Kliniken & Institute … Institute Zentrum für… Medizinische… Forschung Research Kubatzky

Research Group „Molecular Immunology of Bone Infections“

Group leader Prof. Katharina Kubatzky

Follow us on Twitter @kkubatzky

Back (from left to right): Vincent Ebert, Lienhard Leibolt, Elisabeth Seebach, Stella Langenbach. Front: Sevinj Sultanli, Gabriele Sonnenmoser, Dayoung Yu, Katharina Kubatzky

apl. Prof. Dr. Katharina Kubatzky
Dept. of Medical Microbiology and Hygiene
Im Neuenheimer Feld 324
69120 Heidelberg Germany

Phone +49 6221 56 38361
Fax +49 6221 56 33794
kubatzky(at)uni-heidelberg.de

Our research interest

We are interested in mechanisms of bacterial immune evasion in the context of bone infections as well as the inflammatory responses mediated by the innate immune system.

Students are welcome for practical courses, Bachelor or Master thesis projects!

Projects

Pasteurella multocida toxin (PMT)

Figure 1: Examples of porcine atrophic rhinitis caused by a Pasteurella multocida infection. Pictures provided by Prof. Dr. Hermanns, LMU München.
Figure 2: PMT-dependent signaling pathways. PMT modifies the Gα subunits of the heterotrimeric G proteins Gαi, Gαq/11 and Gα12/13 through deamidation which causes a constitutive activation of G protein signalling events. Phosphorylation of STAT3 is a central pathway in PMT-mediated survival signalling, immune evasion and osteoclast differentiation.

Pasteurella multocida Toxin (PMT) is a protein toxin that causes atrophic rhinitis in pigs,  a disease characterized by bone resorption and loss of nasal turbinate bones. PMT is taken up by host cells through receptor-mediated endocytosis and intracellularly constitutively activates heterotrimeric G proteins such as Gq and G12/13 through deamidation. Ultimately this activates signalling cascades that lead to the blocking of bone building osteoblasts and an increased differentiation of bone resorbing osteoclasts.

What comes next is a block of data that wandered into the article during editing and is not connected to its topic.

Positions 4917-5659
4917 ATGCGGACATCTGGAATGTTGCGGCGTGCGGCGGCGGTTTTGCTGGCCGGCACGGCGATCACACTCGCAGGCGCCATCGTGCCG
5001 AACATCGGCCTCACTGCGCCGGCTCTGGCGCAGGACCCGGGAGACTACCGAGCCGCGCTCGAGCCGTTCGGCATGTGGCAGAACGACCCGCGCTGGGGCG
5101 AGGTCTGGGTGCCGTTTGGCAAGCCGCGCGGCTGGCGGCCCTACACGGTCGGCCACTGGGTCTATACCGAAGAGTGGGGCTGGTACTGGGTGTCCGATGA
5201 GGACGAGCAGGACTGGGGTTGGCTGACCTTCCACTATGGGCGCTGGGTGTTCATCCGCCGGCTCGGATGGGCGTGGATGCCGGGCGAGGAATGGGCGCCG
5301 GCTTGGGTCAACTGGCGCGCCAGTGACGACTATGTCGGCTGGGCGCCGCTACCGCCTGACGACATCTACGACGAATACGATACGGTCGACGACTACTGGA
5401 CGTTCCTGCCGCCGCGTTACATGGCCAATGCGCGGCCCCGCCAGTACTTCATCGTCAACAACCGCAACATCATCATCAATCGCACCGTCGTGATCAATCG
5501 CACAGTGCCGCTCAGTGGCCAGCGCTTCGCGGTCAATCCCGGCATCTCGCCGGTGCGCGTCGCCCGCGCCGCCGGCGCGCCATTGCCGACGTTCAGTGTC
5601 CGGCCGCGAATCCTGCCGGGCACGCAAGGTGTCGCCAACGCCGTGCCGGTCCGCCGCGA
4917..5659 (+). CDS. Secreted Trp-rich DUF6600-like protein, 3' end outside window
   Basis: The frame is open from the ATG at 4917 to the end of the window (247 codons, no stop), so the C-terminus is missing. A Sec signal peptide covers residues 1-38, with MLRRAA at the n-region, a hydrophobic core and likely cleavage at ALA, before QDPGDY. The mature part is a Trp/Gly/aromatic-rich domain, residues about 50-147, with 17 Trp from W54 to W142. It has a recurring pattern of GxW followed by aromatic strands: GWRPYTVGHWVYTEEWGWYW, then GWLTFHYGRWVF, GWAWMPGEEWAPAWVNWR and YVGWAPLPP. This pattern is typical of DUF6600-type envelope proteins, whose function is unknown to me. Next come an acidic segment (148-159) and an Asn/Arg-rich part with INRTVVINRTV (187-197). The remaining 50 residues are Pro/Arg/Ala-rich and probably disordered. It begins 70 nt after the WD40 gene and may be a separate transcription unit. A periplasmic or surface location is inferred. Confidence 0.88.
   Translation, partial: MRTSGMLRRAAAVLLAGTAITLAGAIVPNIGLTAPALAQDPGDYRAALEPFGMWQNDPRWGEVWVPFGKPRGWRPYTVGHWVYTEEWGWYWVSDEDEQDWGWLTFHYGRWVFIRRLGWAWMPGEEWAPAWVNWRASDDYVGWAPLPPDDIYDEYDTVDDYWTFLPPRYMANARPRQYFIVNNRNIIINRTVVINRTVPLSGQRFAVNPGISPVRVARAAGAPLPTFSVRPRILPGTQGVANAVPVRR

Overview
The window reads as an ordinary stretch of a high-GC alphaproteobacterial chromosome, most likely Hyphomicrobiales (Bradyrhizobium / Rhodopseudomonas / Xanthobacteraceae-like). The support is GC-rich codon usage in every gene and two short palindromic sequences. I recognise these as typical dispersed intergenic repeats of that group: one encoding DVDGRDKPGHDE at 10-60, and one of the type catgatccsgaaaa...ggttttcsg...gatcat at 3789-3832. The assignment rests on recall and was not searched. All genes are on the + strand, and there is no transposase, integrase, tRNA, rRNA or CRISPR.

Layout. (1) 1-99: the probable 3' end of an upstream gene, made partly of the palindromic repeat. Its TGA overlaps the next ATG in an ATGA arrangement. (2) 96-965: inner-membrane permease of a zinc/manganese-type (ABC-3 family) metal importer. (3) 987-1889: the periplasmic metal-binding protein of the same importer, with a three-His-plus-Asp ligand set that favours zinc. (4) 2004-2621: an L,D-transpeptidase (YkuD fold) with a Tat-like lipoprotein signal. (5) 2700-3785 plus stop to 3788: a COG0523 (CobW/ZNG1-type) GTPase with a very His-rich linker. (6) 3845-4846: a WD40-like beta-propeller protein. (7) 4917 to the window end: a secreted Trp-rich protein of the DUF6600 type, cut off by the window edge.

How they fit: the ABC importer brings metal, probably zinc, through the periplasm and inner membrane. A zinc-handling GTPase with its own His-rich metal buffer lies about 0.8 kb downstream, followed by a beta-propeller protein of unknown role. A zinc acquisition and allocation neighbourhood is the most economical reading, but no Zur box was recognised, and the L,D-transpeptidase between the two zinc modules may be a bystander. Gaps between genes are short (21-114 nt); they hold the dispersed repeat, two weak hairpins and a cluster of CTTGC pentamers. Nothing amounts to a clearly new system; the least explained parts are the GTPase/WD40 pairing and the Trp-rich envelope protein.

Osteoclasts are haematopoietic cells that develop under the influence of the cytokines M-CSF and RANKL from the monocyte/macrophage lineage. Under inflammatory conditions, macrophage activity and osteoclast differentiation mutually influence each other, for example through the release of pro-inflammatory cytokines such as IL-6, TNF-alpha and IL-1beta that can also act as osteoclastogenic factors. Recently, the influence of metabolism on macrophage function and plasticity came into focus, however, the impact of metabolism on osteoclast differentiation is less well studied. As bone resorption is an energy demanding process, metabolic activity is a central point in osteoclast differentiation and often found to be deregulated in diseases with increased osteoclast formation

Our previous research found that PMT induces the activation of STAT (signal transducer and activator of transcription) and Pim kinases and that these proteins are key signalling effectors that drive the formation of highly active osteoclasts. Interestingly, STAT3 and Pim proteins are also associated with diseases such as multiple myeloma or arthritis where they take part in the formation of hypermetabolic macrophages. Cell metabolism is already a well-established target in cancer therapy, but has only recently be discovered as an equally interesting target in inflammatory diseases such as rheumatoid arthritis, periodontitis or osteomyelitis. We will investigate the importance of the above-mentioned pathways for osteoclast differentiation and activity, to better understand the intricate interplay between metabolic activity and function.

Modell systems and Techniques:
Primary murine osteoclasts, metabolic assays, western blots, RT-PCR, biochemical cell fractionation, FACS

Selected publications:

  1. Chakraborty S, Kloos B, Roetz N, Schmidt S, Eigenbrod T, Kamitani S, Kubatzky KF. 2018
    Influence of Pasteurella multocida Toxin on the differentiation of dendritic cells into osteoclasts.
    Immunobiology. 2018 Jan;223(1):142-150.
  2. Chakraborty S, Kloos B, Harre U, Schett G, Kubatzky KF. 2017
    Pasteurella multocida Toxin Triggers RANKL-Independent Osteoclastogenesis.
    Front Immunol. 2017 Feb 27;8:185.
  3. Kloos B, Chakraborty S, Lindner SG, Noack K, Harre U, Schett G, Krämer OH, Kubatzky KF. 2015
    Pasteurella multocida toxin- induced osteoclastogenesis requires mTOR activation.
    Cell Commun Signal. 13:40 (2015).
  4. Hildebrand D, Bode KA, Rieß D, Cerny D, Waldhuber A, Römmler F, Strack F, Korten S, Orth JH, Miethke T, Heeg K, Kubatzky KF. 2014
    Granzyme A Produces Bioactive IL-1ß through a Nonapoptotic Inflammasome-Independent Pathway.
    Cell Rep. 9(3): 910-917
  5. Orth JH, Aktories K, Kubatzky KF. 2007